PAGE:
(Photo by Megan Nelson)
From Barren to Bountiful: Finding Desire in a Season of Drought
By Jehn Kubiak
Summer is the season every aquatics person looks forward to––especially those who work seasonally. Those who are “lifers” (people who will never, ever leave the aquatics industry) know exactly what I’m talking about. All the splashing; the families in the water; the countless boardshort/T-shirt tan lines and sunburns; the friendships you’ll never forget. That’s what makes those long summer days on stand or teaching lessons in the water well worth it.
Changing Career Paths
I became one of those “lifers” last summer (2019) after I lifeguarded full-time from June-September at a summer camp. Before that, I hadn’t worked full-time hours since 2015, when I first lifeguarded at this camp. Instead, I worked at my school pool, plus two other summer camps which staffed us part-time as guards and part-time as counselors or recreation leaders. All that to say, I didn’t realize how much I just could not give up this field until recently.
Aquatics is everything to me, and I can’t imagine my life without it. Although I’m a lifeguard who has pulled people out of deep water off a slide drop zone, aquatics quite literally saved me from my own deep waters in life. I have battled PTSD from a prior job incident for the last two years, and lifeguarding full-time not only last summer, but last fall as well, helped immensely with my recovery because I could get lost in something I love.
Plus, my supervisor last summer taught me all about how to manually balance our 154k gallon pool and navigate the entire pool filtration system. I then realized how much of an “aquatics nerd” I am. Just being by the pool makes me happy, and I’m even happier if I’m watching people having fun or swimming laps as I’m walking around one. That’s what made me change career paths from a magazine editor to an aquatics manager; I wanted to pass that same passion for all things water-related onto other people. And no, my degrees in Journalism and Christian Counseling aren’t a waste; I can most definitely still use those, but that’s a topic for another day.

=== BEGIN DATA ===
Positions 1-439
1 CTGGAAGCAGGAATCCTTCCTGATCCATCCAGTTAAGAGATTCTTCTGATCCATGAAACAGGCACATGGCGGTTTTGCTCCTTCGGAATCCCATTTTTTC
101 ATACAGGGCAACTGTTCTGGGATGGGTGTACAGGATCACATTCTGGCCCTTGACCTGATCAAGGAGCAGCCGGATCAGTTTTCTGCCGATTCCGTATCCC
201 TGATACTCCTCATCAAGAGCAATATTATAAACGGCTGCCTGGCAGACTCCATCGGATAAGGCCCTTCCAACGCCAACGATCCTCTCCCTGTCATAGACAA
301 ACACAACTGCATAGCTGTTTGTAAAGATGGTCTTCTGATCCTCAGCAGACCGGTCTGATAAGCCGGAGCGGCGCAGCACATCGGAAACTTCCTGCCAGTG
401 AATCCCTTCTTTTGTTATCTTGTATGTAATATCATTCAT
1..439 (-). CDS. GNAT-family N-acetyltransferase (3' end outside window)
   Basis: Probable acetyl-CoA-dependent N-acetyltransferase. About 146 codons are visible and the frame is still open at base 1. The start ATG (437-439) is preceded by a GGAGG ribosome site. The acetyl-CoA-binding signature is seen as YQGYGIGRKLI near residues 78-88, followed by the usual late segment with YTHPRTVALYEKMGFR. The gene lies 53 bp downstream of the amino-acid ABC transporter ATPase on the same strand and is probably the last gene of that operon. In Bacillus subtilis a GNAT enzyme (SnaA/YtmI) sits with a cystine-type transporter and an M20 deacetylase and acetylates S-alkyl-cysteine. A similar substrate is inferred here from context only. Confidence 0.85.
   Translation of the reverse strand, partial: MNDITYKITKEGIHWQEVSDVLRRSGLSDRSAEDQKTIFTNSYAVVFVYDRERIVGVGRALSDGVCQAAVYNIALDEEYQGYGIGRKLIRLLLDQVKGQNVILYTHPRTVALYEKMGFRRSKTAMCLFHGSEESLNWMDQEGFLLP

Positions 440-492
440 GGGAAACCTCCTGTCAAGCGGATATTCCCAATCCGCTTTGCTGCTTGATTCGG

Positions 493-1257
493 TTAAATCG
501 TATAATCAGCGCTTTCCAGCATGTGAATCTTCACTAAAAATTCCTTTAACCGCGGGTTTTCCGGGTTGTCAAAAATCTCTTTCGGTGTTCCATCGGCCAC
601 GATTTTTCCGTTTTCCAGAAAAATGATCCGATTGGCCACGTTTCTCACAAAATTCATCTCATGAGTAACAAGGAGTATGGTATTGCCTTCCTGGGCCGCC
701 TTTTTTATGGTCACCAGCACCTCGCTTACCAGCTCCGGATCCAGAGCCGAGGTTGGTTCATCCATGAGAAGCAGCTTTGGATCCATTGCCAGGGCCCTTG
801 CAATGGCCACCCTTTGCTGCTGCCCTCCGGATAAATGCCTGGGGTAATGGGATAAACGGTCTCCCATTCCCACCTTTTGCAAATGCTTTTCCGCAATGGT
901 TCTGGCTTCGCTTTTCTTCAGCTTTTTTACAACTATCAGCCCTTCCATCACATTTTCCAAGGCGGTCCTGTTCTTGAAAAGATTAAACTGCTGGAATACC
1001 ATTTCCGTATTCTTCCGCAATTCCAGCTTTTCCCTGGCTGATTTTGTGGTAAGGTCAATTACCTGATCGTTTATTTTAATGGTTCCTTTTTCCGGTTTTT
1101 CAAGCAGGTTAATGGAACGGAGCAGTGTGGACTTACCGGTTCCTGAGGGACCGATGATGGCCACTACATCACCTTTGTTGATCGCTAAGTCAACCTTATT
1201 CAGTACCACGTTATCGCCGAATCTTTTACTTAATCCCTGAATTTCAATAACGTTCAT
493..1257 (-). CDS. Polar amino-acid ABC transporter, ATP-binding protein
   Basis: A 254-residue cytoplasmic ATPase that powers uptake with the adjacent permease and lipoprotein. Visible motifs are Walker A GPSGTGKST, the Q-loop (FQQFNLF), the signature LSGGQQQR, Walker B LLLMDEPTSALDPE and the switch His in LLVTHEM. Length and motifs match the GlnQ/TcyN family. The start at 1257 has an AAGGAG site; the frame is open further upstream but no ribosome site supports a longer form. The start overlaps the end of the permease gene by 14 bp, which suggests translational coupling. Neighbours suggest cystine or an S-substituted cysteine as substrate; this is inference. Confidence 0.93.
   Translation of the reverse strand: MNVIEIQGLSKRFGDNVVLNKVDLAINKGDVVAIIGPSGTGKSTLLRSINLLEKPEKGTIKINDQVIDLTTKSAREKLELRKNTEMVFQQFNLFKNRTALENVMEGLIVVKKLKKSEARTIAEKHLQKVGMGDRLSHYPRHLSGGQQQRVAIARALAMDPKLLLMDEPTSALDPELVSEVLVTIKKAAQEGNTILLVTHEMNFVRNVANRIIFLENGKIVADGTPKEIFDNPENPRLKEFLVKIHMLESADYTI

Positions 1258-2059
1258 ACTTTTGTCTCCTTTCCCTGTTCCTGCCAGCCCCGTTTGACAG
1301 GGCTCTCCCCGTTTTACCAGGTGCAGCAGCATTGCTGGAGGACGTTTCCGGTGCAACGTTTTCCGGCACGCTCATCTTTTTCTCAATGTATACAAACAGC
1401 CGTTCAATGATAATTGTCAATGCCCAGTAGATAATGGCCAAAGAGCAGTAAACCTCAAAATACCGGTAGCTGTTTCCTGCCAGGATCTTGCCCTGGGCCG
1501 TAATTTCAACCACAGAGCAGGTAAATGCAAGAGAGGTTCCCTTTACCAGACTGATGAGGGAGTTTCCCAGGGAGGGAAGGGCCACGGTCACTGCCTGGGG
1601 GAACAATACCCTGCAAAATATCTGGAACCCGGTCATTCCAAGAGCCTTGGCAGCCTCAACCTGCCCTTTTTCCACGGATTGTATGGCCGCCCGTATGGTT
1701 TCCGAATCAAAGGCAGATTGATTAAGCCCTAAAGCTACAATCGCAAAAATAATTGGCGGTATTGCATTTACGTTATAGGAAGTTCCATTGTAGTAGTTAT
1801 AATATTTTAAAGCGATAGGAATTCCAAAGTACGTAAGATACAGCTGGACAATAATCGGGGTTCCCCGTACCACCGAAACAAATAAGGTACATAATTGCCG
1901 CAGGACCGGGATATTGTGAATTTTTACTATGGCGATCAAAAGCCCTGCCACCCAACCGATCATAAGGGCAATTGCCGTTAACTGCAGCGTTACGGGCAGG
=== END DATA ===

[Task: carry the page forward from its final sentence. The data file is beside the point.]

Surviving a Salty Summer
Back to this summer. I counted down the days until June 1, but after the first day of summer hit (June 20), I counted the remaining days until Labor Day––quite the stark contrast. What happened? I hit an extremely dry patch in my life that made me want to give up aquatics entirely. My best friend, of course, could tell you that it would never happen, but I convinced myself that I was “just done.” Thankfully, I came to my senses later on, but that took a good two months.
During this rough patch, I dropped the ball on a lot of things. Now, I can handle stress and survive rough days. But the majority of my past job experience happened during the month of June that particular year, and it hit unexpectedly very hard this year. So, I became an utter perfectionist in everything I did this summer. Every single swim lesson had to reflect my best teaching; otherwise, I was a failure of a swim instructor. Lo and behold, that was not reality. The mobile swim school I taught for asked me to take on about eight kids under three years old. Since the majority of my teaching experience has involved kids ages 4+, I should’ve known I could only realistically handle about two or three of them.
However, I don’t back down from a challenge, even if I have my reservations about it. Pride is most certainly my downfall. Three weeks later, I dealt with kids who pinched, kicked my ribs, cried every single lesson, and told me “I hate you” in French. I eventually ended up with my head in my hands one day after a lesson and took some deep breaths.
That was just the swim instructor side of things. As a lifeguard, I was even more of a perfectionist since I’ve guarded year-round for five years. Needless to say, I had very high expectations for myself to the point where I deemed myself a failure if my work did not reflect the utmost quality. I’d walk the pool barefoot, under the hot sun, until my feet literally bled from being so calloused and my body started overheating. And if I did something “ditzy,” such as forgetting to tell the kids at a particular pool that they can’t have any kind of flotation devices, I brooded about it the whole 45-minute drive home.